British artist Steve McQueen has a pre-occupation with the human body, a pre-occupation he displays in his films Hunger, Shame and now 12 Years a Slave. Unlike David Cronenberg's more philosophical and sometimes abstract contemplations on the human form, McQueen is earthy and lays his characters bare, both physically and mentally.
There are moments when he thinks he can win but it’s harrowing because hope is complicated
Michael Fassbender played his tormented leads, hunger striker Bobby Sands and sex addict Brandon in his first two films, and even in 12 Years a Slave the Irish actor's supporting character, slave owner Edwin Epps, is personally tortured just as he is the torturer of slaves. In this largely historical story, Epps has it in for the film's protagonist, the wrongly enslaved and highly cultivated Solomon Northup (Chiwetel Ejiofor) as he tries to defend the young Patsey (newcomer Lupita Nyong'o) against Epps's rage.
“Steve always quizzes me about the people I play,” Fassbender explains. “I told him that, for me, Epps was a tragic character because he's in love with Patsey and can't process that love, so ends up beating her to try and beat it out of himself. I thought he was a culmination of the ugliness of that time and of the slave trade, like a boil on the skin of the society. I see him as a victim as well and was trying to find the human being so audience members, even as horrendous as he is, can recognise things in him. I didn't just want him to be the clichéd evil slave owner-land owner.”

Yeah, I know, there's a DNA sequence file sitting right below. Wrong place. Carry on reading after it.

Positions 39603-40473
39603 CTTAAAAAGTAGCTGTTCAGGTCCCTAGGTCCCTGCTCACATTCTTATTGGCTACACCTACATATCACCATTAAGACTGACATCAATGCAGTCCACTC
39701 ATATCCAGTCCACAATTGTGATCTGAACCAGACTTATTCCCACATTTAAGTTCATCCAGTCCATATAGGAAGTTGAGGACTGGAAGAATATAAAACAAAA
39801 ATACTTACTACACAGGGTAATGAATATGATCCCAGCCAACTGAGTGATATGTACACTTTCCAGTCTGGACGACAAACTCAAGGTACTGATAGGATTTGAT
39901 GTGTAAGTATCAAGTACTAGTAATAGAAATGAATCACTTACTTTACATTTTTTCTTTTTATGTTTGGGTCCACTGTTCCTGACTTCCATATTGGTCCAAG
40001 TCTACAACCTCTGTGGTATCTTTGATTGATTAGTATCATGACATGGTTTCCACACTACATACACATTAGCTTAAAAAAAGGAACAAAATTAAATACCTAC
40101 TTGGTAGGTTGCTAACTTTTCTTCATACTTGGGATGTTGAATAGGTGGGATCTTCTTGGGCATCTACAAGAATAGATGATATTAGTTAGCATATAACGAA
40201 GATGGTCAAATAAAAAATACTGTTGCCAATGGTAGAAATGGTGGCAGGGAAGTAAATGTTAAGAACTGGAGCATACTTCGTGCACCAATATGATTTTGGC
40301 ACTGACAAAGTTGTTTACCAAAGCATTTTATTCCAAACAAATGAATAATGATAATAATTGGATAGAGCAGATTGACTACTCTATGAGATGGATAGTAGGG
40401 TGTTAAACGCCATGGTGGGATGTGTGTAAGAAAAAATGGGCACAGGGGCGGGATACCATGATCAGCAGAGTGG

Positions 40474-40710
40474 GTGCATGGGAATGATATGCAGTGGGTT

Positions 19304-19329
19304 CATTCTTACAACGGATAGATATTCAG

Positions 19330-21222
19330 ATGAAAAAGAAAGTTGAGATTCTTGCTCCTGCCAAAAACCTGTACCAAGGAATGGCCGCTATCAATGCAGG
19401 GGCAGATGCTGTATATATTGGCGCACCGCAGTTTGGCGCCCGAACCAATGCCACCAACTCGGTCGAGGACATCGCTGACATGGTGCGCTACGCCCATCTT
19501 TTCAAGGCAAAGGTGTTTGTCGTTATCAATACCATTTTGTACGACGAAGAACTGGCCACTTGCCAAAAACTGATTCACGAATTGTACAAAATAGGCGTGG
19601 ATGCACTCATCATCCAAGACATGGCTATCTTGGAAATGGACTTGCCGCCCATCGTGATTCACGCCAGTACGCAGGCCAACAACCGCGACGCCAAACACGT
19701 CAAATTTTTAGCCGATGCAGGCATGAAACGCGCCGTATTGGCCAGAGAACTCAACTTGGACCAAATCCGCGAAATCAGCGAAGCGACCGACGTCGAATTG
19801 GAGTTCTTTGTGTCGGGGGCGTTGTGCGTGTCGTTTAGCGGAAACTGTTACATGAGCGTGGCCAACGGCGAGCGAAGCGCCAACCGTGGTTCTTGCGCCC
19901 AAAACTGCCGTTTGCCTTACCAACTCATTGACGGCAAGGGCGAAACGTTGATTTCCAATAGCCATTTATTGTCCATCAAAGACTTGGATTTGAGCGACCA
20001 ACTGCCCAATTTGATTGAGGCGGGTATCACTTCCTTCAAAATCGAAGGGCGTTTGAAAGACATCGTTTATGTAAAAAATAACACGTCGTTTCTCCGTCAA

London-born McQueen, whose parents came from the West Indies, had wanted to make a film exploring American slavery through images.
“I had this idea of a free man in North America at that time who would have been kidnapped into slavery and goes through an assault course in the regime of slavery. I got together with John Ridley to write a screenplay but things didn't go as well as I wanted. I was talking to my wife, who suggested looking into true accounts of slavery and she came up with Solomon Northup's book about his experiences. As soon as she put the book in my hands I didn't let it go. It was just remarkable as each turn of the page was a revelation. To see the idea I had in a book was amazing.”
Since 1997, McQueen has lived in Amsterdam, where he resides with cultural critic Bianca Stigter and their two children. He was upset that he didn't know about Northup's book.
“When I realised no one else knew about it as well, that's when I decided I wanted to make the book into a film. Plan B and Brad Pitt came on board and things got rolling.”
A Hollywood star and producer dedicated to humanitarian causes together with his partner Angelina Jolie, Pitt told NBC's Today programme that he became involved with 12 Years a Slave because “It's one of those few films that cuts to the base of our humanity.” Pitt makes an appearance towards the end as one of the film's few nice white guys, a Canadian carpenter and abolitionist called Samuel Bass.
Bass had visited Epps's Louisiana farm and established a hidden friendship with Northup. Through Bass, Northup, an accomplished violinist who hailed from gentrified Saratoga Springs in Upstate New York, was able to contact his friends and family including attorney Henry B. Northup, a relative of his father's former master and part of the family that took in his father in after he was freed. The solicitor brokered a deal that would grant Northup freedom in 1853, after which he wrote his tome and campaigned for abolition. At the time, he said, “Hundreds of free citizens have been kidnapped and sold into slavery, and are at this moment wearing out their lives on plantations in Texas and Louisiana.”
Ultimately, Bass risked his life and Henry Northup endured threats for assisting in ending Northup's ordeal.